Not possible to give complete updated betting information as most markets are suspended whilst the results of yesterday’s local elections continue to filter through.
What’s clear from the declarations so far is that it’s been a good night for the Conversatives, slightly disappointing for the Lib Dems, alarming for Labour, and disastrous for UKIP.
Spreadex have responded and have moved their Conservative seats spread up 10. Somewhat of a landmark moment – this is the first fixed odds or spreads price putting Conservative seats at over 400.
Spreadex | Con 400-406 (24hr change +10) | Lab 147-153 (-8) | LD 23.5-34.5 (-0.5)
Conservatives: At time of writing, the Tories have made a net gain of 125 council seats. Judged against the historical trends of locals this is a stonking performance for a governing party. Mrs May will be particularly pleased to see decent progress in Wales and that the apparent Lib Dem threat in the South West has faltered. Furthermore, winning wards from Labour in bellweather Midlands areas such as Nuneaton and North Warwickshire (Con gained Warwickshire County Council from NOC) bodes well for the General Election.
Liberal Democrats: A net loss of seats will disappoint the Lib Dems. The party do not appear to have taken advantage of an unpopular Labour party. A handful of gains have been cancelled out to losses to the Conservatives. Farron will hope that his anti-Brexit message will have more resonance in a national race than local polls.
UKIP: Yet to get off the mark at the time of writing and having lost all 30 seats being defended, UKIP is in dire straits. The triumph of Brexit is the party’s downfall – shorn of its macro purpose the party is suffering an identity crisis. There is little residual loyalty to the UKIP brand and by many accounts the party’s ground game has been woeful.
UKIP’s voters appear to breaking overwhelmingly for the Conservatives. Take a look at the breakdown for Lincolnshire:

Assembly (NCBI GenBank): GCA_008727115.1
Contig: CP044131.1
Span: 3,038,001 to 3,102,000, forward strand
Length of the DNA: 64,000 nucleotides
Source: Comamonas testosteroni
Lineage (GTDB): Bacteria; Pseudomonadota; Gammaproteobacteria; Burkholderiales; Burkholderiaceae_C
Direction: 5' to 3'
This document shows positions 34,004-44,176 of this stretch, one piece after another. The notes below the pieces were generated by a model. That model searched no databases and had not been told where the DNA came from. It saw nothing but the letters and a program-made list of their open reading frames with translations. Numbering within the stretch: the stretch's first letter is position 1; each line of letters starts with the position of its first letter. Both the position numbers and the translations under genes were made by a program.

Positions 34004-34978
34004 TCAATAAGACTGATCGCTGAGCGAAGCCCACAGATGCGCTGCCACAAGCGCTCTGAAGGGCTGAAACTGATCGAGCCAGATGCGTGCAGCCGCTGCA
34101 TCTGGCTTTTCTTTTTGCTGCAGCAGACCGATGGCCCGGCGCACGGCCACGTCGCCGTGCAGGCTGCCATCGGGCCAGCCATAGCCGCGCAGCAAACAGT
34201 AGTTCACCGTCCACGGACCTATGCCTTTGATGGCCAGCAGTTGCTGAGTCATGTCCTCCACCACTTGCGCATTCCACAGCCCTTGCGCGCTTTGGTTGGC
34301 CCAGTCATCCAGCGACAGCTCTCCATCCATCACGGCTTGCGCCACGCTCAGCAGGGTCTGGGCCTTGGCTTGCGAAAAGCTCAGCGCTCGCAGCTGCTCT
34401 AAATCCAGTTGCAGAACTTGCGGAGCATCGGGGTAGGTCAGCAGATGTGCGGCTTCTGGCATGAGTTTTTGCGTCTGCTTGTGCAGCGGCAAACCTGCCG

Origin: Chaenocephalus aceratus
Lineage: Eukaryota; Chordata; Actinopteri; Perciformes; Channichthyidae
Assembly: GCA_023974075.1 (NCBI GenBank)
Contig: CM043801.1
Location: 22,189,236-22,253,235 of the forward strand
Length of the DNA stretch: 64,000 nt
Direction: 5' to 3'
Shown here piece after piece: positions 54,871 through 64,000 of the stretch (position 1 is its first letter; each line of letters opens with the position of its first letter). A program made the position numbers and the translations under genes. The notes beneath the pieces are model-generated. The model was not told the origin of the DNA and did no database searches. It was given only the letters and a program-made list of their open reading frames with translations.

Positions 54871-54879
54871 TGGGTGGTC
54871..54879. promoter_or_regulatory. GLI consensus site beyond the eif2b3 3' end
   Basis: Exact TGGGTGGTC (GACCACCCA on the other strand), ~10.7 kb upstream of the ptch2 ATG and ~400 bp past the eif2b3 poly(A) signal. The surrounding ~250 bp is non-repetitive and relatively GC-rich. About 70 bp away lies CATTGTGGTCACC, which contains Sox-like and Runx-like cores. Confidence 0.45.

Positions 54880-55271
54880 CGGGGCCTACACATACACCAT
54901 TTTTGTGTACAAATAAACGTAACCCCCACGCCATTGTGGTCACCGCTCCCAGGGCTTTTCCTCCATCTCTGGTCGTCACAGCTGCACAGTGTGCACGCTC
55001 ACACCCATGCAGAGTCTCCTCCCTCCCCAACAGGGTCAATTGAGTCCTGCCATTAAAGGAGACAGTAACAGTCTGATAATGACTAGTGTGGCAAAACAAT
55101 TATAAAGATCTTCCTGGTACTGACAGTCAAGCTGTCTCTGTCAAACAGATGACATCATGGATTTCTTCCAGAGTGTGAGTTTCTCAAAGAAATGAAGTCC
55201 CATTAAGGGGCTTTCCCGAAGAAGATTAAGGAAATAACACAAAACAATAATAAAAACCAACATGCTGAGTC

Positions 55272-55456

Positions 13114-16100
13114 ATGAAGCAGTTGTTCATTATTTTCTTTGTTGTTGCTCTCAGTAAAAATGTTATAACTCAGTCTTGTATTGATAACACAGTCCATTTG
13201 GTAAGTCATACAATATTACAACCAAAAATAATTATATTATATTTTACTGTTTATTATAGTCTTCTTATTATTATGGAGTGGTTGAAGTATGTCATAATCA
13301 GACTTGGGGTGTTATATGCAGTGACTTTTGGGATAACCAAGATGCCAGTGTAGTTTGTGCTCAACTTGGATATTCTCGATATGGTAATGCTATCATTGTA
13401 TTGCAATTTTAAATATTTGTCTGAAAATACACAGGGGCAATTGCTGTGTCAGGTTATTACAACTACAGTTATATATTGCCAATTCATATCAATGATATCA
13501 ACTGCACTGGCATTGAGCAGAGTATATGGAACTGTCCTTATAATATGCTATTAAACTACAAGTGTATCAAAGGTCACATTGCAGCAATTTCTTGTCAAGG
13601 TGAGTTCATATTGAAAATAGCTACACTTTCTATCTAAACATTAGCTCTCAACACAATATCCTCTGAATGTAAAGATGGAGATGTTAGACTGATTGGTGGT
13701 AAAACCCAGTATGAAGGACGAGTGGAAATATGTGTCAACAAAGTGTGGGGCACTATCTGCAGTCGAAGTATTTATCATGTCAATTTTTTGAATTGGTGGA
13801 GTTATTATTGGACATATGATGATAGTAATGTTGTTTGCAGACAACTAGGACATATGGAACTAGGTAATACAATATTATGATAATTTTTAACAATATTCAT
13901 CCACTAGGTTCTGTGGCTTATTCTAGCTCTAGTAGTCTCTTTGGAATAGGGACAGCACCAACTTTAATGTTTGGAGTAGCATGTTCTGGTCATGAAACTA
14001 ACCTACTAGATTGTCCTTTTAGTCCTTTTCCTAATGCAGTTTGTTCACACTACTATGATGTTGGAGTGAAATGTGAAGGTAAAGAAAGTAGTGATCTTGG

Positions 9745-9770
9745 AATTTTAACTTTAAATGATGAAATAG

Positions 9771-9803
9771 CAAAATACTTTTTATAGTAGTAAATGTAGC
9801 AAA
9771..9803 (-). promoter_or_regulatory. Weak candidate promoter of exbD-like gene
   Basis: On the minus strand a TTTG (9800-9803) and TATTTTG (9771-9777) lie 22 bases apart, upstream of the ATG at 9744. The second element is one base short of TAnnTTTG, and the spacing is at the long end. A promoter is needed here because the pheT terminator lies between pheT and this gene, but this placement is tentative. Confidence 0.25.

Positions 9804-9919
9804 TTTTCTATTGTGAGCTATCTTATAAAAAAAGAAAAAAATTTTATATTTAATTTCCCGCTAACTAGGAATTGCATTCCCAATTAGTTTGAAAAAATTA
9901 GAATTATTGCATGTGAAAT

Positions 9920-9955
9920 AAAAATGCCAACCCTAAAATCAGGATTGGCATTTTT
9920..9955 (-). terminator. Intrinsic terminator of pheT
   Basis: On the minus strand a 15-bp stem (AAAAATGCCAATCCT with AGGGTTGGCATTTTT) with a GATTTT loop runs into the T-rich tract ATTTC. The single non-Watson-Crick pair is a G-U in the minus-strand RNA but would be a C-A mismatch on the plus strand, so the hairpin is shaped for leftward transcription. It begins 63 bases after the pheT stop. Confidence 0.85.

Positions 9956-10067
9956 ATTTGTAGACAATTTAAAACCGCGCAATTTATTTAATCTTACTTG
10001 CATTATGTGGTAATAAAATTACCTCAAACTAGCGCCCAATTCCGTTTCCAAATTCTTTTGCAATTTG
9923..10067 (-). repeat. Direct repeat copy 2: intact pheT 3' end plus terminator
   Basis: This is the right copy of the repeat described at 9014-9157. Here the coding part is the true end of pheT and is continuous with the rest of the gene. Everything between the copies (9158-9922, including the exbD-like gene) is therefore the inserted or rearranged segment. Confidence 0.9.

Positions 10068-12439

Whilst a good chunk of the 17% will be ‘returners’, UKIP voters heading back to the Tory fold after the EU referendum, ex-Tories can’t account for the whole. UKIP has acted as an electoral decompression chamber, a conduit for the switching of loyalties of traditional Labour voters to the Conservatives.
These desperate results in Lincolnshire – a bastion of the Leave vote – are bad news for Nuttall generally and specifically for his chances of winning the Boston & Skegness constituency in June.
It’s a short price, but UKIP 0 seats in the general election looks safe.
Labour: Challenging, difficult, just plain dreadful – call it what you will – these results are not good news for Labour. The party has lost seats across Britain on various fronts: to the Tories, a handful to the Lib Dems, and to Independents in Blaneau Gwent and Merthyr Tydfil. Even if the Welsh can’t bring themselves to vote Conservative, they’re in no hurry to give their vote to Corbyn.
Caveat #1 – The Labour vote has held up reasonably well in the Welsh cities and the party has held control of Cardiff, Swansea, and Newport councils. Polling suggestions of a Labour wipeout in Wales may have been overstated.
Caveat #2 – This was difficult electoral ground for Labour. When this set of seats was last contested in 2013, Labour had a lead over the Tories in the opinion polls (around 5pts) and Miliband’s leadership was enjoying something of a honeymoon.
Caveat to the caveats – Opposition parties shouldn’t need caveats in local elections.